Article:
CHEM2203: Reaction Mechanisms in Chemical and Biological Systems

Course Organizer: Dr M J Porter

Lecturers: Dr M J Porter, Dr T Sheppard, Dr S Howorka

Normal prerequisite: CHEM1201

Units: 1/2

Moodle page:


The aims of this course are to give students an insight into the methods by which organic reaction mechanisms are studied, and to broaden their knowledge of reaction mechanisms in both enzymic and non-enzymic systems.


By the end of this course you should:

  • Understand the various methods which are used in elucidating reaction mechanisms.
  • Be able to interpret the results of kinetic, labelling, and other mechanistic studies.
  • Understand the meaning of linear free energy relationships, and know the meaning of the parameters σ and ρ.
  • Be able to derive the Michaelis-Menten equation, and understand the significance of kcat and KM.
  • Understand the rationale for the catalytic properties of enzymes, and know several representative mechanisms of catalysis.
  • Recognise the differences between organic and enzymatic catalysis.

Course Structure

  • Lectures: 19 h
  • Tutorials: Workshops: 12 h
  • Labs: 0


  • Exam: 80 % (2 hours)
  • Lab: n/a %
  • Coursework: 20%

Recommended Texts

As a main textbook, we recommend you use

  • “Organic Chemistry”; J Clayden, N Greeves, S Warren, P Wothers, OUP, 2000 - in particular chapters 5, 13, 41 and 50.

For more specialised information, try

  • "A Guidebook to Mechanism in Organic Chemistry", P Sykes, Longman, 1986
  • “Structure and Mechanism in Protein Science”; A Fersht, Freeman, 1999
  • “Fundamentals of Enzymology”; N C Price, L Stevens, Oxford, 3rd Edn., 1999
  • “An Introduction to Enzyme and Coenzyme Chemistry”; T Bugg, Blackwell , 2nd Edn., 2004.

Course Outline

(A) Organic Mechanisms (15 lectures, 5 x 2 h workshops)

What is a mechanism? Why should we study mechanisms? Concerted vs. stepwise processes; transition states and intermediates. Kinetic vs Thermodynamic control

Kinetic studies
Molecularity and order of reaction. Rate equations.

Acids and bases
The pKa scale and its meaning; pKas of common acids; the Henderson-Hasselbalch equation. Factors determining acid strength. When to draw protons in a mechanism - and when not to; specific and general acid and base catalysis.

Ester Hydrolysis Mechanisms
Acid and base-mediated hydrolysis of esters; classification of different mechanisms.

Crossover experiments
The basis of crossover experiments; examples in the Fries and Claisen rearrangements; ozonolysis.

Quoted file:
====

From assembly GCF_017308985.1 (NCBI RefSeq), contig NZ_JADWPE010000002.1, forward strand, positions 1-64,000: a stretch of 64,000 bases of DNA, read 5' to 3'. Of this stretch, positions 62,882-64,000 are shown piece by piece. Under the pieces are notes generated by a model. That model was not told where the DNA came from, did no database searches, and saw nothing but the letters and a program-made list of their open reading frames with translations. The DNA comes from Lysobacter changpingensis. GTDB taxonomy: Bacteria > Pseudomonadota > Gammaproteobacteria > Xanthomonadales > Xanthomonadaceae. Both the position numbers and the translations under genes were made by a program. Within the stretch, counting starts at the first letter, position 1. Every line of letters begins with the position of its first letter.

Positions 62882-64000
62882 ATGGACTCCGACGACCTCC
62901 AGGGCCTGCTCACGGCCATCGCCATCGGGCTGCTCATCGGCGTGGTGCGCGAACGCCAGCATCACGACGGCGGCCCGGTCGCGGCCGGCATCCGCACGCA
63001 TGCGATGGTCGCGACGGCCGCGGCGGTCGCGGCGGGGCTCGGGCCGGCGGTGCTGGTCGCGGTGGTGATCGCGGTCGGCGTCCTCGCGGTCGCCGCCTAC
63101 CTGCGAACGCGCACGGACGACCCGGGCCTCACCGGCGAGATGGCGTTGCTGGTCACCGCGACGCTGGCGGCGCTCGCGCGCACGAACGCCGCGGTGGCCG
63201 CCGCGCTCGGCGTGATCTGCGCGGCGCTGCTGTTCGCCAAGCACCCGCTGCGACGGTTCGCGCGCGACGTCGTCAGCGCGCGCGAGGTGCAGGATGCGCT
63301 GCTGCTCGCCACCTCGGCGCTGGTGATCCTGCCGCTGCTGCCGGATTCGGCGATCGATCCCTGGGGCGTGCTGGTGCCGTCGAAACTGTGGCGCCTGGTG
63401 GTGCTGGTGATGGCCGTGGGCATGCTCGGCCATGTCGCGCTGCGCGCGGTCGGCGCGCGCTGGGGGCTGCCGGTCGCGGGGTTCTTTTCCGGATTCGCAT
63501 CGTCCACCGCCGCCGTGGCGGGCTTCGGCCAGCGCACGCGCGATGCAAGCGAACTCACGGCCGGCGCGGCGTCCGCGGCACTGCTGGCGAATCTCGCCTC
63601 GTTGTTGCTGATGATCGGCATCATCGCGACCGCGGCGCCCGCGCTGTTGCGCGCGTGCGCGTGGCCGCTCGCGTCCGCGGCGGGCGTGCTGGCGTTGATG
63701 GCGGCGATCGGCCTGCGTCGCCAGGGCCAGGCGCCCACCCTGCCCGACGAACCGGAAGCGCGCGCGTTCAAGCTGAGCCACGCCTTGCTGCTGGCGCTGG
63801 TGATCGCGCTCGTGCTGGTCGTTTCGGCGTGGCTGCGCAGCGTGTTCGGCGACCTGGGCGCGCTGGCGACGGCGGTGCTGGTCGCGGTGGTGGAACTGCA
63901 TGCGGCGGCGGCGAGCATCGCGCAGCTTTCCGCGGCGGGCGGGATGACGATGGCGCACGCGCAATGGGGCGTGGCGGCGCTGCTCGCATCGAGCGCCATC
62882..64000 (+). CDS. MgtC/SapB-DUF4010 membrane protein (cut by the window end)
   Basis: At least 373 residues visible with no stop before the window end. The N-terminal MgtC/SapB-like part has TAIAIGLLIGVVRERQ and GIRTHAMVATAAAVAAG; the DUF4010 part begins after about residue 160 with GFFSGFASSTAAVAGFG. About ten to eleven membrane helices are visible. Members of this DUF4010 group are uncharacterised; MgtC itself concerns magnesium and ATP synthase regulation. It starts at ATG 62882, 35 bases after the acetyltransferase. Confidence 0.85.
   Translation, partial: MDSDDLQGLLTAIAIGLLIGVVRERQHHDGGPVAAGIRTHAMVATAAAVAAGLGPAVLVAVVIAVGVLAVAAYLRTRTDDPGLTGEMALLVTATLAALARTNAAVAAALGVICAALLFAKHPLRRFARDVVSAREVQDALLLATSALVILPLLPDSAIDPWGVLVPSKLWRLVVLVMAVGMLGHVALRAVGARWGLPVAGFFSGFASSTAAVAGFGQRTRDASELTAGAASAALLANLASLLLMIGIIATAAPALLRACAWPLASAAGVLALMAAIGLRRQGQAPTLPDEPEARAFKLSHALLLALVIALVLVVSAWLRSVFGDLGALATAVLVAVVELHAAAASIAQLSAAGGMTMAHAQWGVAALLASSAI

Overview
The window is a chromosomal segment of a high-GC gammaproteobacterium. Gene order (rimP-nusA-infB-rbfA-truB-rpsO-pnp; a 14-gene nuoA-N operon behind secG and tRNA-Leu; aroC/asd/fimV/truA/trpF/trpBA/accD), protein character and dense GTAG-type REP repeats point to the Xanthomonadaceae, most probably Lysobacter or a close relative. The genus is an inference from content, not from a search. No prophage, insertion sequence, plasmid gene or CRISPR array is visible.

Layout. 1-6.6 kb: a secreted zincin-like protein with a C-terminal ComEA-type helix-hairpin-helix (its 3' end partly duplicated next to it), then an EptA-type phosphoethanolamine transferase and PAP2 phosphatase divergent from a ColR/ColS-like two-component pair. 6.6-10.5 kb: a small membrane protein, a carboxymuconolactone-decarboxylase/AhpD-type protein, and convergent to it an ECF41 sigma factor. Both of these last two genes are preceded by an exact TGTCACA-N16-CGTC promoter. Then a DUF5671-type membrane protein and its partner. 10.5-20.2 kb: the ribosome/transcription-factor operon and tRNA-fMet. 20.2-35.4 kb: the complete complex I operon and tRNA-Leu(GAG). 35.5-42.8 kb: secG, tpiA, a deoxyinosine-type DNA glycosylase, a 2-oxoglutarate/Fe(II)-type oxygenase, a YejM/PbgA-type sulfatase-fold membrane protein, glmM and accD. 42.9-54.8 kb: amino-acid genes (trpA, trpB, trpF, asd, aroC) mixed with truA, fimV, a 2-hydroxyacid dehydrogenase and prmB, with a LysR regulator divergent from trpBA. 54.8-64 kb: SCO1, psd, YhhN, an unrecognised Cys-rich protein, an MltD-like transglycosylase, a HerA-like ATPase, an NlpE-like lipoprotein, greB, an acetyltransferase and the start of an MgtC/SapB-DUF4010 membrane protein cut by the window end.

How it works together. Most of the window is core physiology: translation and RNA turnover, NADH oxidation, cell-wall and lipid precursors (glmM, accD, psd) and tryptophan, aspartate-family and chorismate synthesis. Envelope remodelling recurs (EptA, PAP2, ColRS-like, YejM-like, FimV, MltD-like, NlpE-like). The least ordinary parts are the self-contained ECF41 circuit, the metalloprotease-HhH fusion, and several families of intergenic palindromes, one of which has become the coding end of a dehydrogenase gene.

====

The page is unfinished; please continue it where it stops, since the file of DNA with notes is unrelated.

Workshop 1: Rate Laws
Use of kinetic data to determine mechanism. 

Electronic Effects on Reaction Mechanisms
Electronic effects; linear free energy relationships; Hammett plots; the significance of σ, σ+ and ρ.

Isotopic labelling
Use of labelling to track the fate of individual atoms.

Workshop 2: Ester hydrolysis
Use of isotopic labelling and Hammett plots, together with kinetic studies to determine a variety of ester hydrolysis mechanisms.

Kinetic isotope effects
Origin of the kinetic isotope effect (KIE); use of the KIE to unravel mechanism.

Workshop 3: Kinetic isotope effects
Use of Kinetic isotope effect information to support/exclude proposed reaction mechanisms and to identify the rate determining step.

Solvent effects
Why the solvent can be important in determining rate; effect of solvent on nucleophilic substitution and other reactions.

Steric Effects
Steric effects on rate; steric acceleration and steric retardation. Reactions of substituted cyclohexanes.

Workshop 4: The Favorskii rearrangement

Use of kinetics, labelling and linear free energy relationships to deduce the mechanism of the Favorskii rearrangement

Observation of intermediates
Direct observation of intermediates; trapping of intermediates.

Radical reactions
Structure, stability and formation of radicals; radical chain reactions and their kinetics; direct observation of radical intermediates.

Workshop 5: The benzidine rearrangement
Using all of the techniques seen to date to elucidate the mechanism.

(B) Enzyme Mechanisms (5 lectures, 2 x 1 h workshops)

Overview of protein structure. Principles of catalysis including transition state, general-acid-base catalysis, entropy, and covalent catalysis. Enzyme kinetics with specific reference to Michaelis-Menten kinetics. Measurement of enzymatic rate constants. Structure and mechanism of selected enzymes. Enzyme inhibition and allosteric regulation.